Monday, December 2, 2013

Global Disaster Watch - the latest earthquakes, volcanic eruptions, tropical storms, wildfires and record-breaking weather.

No update on Tuesday this week.

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LARGEST QUAKES so far today -

Yesterday, 12/1/13 -

Current tropical storms - maps and details.
No current tropical storms.

For 8th straight year, no hurricanes hit Florida - Several tropical storms have damaged Florida since 2005, including Debby, which unleashed record rainfall and flooding in North Florida in June 2012.

India - Another low pressure to bring rains. Another trough of low pressure has formed in the Bay of Bengal and is expected to turn into a low pressure system over the next 48 hours. Moderate to heavy rainfall is also predicted in Telangana, coastal Andhra and Rayalaseema regions due to the moisture brought in by the Cyclone Lehar.
On Saturday, the Indian Meteorological Department predicted that the trough of low pressure currently in the southeast Bay of Bengal would move westwards towards the Indian coast and form a low pressure system during the next 48 hours. However, chances of that low pressure further intensifying are very low as the sea surface temperature in the Bay of Bengal is dropping. The low pressure system is most likely to hit the Tamil Nadu coast.
“It could develop into a low pressure system over the next two days, but it will not develop into a cyclone. The sea surface temperature in the Bay of Bengal has dropped and this is not conducive to the formation of cyclones.” Sea surface temperature is an important factor for the development of cyclones. Studies have found that Bay of Bengal has a higher surface temperature (which is conducive to formation of cyclones) in comparison to the Arabian Sea.


Landslide kills 9 in Indonesia - Landslides triggered by torrential rain buried houses near a rumbling volcano in western Indonesia and searchers found nine bodies in the mud and water on Sunday. Four of the dead were children.
Several houses were buried when mud gushed down the surrounding hills late on Saturday into Gundaling village, about 12 kilometres east of Mount Sinabung volcano in North Sumatra province. The bodies of a mother and her 2-year-old son were retrieved from a mound of mud just before midnight on Saturday. Six victims were found early on Sunday, including two children, followed by the body of a 10-year-old boy drifting in a river.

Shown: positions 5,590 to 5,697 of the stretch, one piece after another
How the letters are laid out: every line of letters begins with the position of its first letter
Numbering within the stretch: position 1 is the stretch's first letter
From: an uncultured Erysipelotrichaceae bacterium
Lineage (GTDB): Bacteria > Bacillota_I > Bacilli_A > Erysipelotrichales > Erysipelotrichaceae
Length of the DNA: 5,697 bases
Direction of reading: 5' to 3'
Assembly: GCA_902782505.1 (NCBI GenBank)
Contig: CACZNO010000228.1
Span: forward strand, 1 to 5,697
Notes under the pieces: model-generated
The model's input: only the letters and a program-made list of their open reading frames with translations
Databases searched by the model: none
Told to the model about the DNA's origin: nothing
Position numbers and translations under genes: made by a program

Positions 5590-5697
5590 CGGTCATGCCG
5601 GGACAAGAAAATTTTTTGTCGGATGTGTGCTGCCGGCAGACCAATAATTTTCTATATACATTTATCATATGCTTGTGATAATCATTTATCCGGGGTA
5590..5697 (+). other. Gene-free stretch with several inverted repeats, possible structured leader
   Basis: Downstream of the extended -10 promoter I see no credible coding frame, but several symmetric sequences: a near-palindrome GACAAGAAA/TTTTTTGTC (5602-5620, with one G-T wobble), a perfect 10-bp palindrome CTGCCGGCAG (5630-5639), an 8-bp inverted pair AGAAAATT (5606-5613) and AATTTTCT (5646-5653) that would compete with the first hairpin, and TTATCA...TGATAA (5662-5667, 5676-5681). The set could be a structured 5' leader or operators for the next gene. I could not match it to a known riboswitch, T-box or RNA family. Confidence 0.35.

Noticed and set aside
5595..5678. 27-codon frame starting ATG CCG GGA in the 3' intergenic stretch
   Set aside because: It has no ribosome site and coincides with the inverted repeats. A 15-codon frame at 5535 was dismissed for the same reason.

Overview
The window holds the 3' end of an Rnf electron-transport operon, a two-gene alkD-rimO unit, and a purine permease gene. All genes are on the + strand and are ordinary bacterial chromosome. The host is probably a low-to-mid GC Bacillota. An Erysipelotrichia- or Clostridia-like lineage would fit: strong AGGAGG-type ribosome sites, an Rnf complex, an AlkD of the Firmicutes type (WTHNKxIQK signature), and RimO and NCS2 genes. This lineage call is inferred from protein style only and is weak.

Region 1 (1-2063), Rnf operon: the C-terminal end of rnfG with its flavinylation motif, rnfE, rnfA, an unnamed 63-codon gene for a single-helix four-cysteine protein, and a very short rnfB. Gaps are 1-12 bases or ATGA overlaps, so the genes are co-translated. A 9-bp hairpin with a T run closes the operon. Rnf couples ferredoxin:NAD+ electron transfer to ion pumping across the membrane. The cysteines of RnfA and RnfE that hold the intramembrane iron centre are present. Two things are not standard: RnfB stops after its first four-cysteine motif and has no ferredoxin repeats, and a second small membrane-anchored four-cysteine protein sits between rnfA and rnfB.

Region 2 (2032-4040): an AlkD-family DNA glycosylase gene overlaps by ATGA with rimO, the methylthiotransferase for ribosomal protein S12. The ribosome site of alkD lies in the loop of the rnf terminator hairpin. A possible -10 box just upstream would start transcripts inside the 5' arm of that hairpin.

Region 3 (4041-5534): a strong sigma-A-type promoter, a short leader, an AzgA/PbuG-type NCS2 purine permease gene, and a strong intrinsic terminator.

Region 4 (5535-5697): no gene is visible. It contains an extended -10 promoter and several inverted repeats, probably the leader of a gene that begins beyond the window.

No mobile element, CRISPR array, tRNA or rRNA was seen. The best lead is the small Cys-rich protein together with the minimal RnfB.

Authorities struggled to get tractors and bulldozers over washed-out roads hours after the landslides. Hundreds of police, soldiers and residents were digging through the debris with their bare hands, shovels and hoes near a temporary shelter that houses hundreds of villagers who evacuated from the perimeter of the volcano. Mount Sinabung has sporadically erupted since September, and its alert status was raised to the highest level last week. Recent eruptions have been smaller, but villagers are waiting until it’s safer to return home.
Seasonal downpours cause dozens of landslides and flash floods each year in Indonesia, a vast chain of 17,000 islands where millions of people live in mountainous areas or fertile flood plains. A strong, shallow earthquake rocked parts of eastern Indonesia early on Sunday, but there were no immediate reports of damage or injuries. The 6.3-magnitude quake was centered 343 kilometres northwest of Saumlaki, a coastal town in Maluku province, at a depth of 9 kilometres beneath the sea.


Massachusetts - Dozens injured, two seriously, in I-290 pileup in Worcester - 65 cars and 3 tractor-trailers. Public safety personnel had to climb over a mangled mess of metal as they responded to people in need of help. The massive crash was reported about 6:30 a.m. on the westbound side of the highway near Exit 14 (Grafton Street).
State police said that of the 35 to 40 people injured, only two had serious injuries. “I am extremely surprised that nobody was killed especially the vehicles that went under the trailer truck. We had to talk over the hoods of the cars, under the trailer trucks. The scene was impenetrable.”
Black ice began to cover the highway about 6:30 a.m., causing drivers to lose control while heading down the declining section of I-290 westbound. As a trooper exited her cruiser to assist a motorist involved in the first crash "she observed multiple vehicles sliding toward her out of control. She yelled to warn to those motorists to take cover.” The trooper dove into her cruiser as it was struck by a car. She has minor injuries.